Rothko

By: Louk Vreeswijk

Apr 17 2016

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Category: Europe, Netherlands

1 Comment

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It was during my visit to the Rothko exhibition in The Hague last year that I was reminded of the frescoes by Fra Angelico in the monks’ cells of the convent of S. Marco in Florence (see last week’s post). Rothko had seen them too and had been equally impressed by them. One enters an empty cell and then there is a fresco, depicting, for example, the Annunciation. Rothko felt it to be the ideal environment for immersing oneself completely in the world of the painting. The barren cell as invitation to contemplate a painting, reflect on it, without distraction.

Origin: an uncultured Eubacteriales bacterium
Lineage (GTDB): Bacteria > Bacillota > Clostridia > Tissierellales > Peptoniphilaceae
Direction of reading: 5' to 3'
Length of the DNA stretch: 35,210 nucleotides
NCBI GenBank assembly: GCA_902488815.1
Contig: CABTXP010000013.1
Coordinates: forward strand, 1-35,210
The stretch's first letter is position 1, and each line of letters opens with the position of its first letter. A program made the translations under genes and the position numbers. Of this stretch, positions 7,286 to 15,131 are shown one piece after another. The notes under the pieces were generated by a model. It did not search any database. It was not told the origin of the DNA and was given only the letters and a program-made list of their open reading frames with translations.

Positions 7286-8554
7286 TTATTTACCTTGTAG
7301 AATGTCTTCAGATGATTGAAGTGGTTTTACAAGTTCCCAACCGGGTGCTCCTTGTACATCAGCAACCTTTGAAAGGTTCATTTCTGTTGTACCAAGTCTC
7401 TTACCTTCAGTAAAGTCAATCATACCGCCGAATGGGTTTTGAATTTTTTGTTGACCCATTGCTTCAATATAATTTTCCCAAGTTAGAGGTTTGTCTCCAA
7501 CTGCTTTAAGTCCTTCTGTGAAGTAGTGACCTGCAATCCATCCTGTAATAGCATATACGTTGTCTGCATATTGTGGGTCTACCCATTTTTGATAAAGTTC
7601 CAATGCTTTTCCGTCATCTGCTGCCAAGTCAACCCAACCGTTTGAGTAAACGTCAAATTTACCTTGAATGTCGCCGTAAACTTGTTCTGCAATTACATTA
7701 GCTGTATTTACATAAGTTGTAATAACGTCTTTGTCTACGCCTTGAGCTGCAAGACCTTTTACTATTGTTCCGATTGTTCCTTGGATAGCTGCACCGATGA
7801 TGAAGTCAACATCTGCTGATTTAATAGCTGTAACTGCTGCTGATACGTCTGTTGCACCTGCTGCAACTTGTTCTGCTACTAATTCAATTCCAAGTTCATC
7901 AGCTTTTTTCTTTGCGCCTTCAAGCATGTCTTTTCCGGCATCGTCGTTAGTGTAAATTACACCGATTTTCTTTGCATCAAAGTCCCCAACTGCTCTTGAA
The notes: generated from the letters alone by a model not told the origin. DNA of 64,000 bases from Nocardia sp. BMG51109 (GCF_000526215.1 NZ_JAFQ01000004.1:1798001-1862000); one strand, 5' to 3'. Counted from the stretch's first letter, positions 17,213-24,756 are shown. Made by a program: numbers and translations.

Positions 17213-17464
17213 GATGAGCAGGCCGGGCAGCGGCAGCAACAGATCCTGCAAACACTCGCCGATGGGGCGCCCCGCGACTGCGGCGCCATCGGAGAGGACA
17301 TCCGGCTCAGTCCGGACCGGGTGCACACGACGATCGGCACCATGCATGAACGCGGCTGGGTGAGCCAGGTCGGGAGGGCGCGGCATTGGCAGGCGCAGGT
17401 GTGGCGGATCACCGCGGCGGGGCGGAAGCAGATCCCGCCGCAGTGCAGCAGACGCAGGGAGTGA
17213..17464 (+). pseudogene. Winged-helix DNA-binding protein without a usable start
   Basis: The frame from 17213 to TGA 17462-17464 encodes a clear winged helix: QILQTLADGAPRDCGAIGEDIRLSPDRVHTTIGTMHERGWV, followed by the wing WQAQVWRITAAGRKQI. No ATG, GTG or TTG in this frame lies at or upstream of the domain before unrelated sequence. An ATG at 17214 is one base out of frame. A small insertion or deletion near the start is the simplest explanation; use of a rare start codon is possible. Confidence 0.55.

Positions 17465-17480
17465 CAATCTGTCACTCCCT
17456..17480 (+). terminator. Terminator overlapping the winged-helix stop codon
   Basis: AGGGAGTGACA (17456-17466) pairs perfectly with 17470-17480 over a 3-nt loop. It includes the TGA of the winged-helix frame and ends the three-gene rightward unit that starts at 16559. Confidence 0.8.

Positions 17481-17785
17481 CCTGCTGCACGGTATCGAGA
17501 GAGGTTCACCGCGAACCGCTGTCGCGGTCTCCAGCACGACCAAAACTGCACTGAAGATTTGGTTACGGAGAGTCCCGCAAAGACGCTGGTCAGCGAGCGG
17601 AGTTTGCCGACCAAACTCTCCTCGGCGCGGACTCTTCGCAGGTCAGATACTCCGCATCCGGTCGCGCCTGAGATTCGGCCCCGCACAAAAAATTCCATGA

At the Rothko exhibition in The Hague the organizers had this in mind when putting up some of his paintings in the small side rooms. Less rigorous as with the Fra Angelico frescoes in the convent cells, but still it worked to a certain extent. Alone, in a semi-enclosed space, confronted with a vintage Rothko, you could enter the painting and let it enter you; bathe in its universe – at least for a moment or two.

Photo of the week: Mark Rothko, Untitled, 1957, Oil on canvas, Rothko exhibition in Gemeentemuseum 2015, The Hague, Netherlands 2015

One comment on “Rothko”

  1. That’s why the Rothko Chapel in Houston is the perfect place to immerse oneself in his painting. Unfortunately, Mark Rothko committed suicide a year before the chapel opened.


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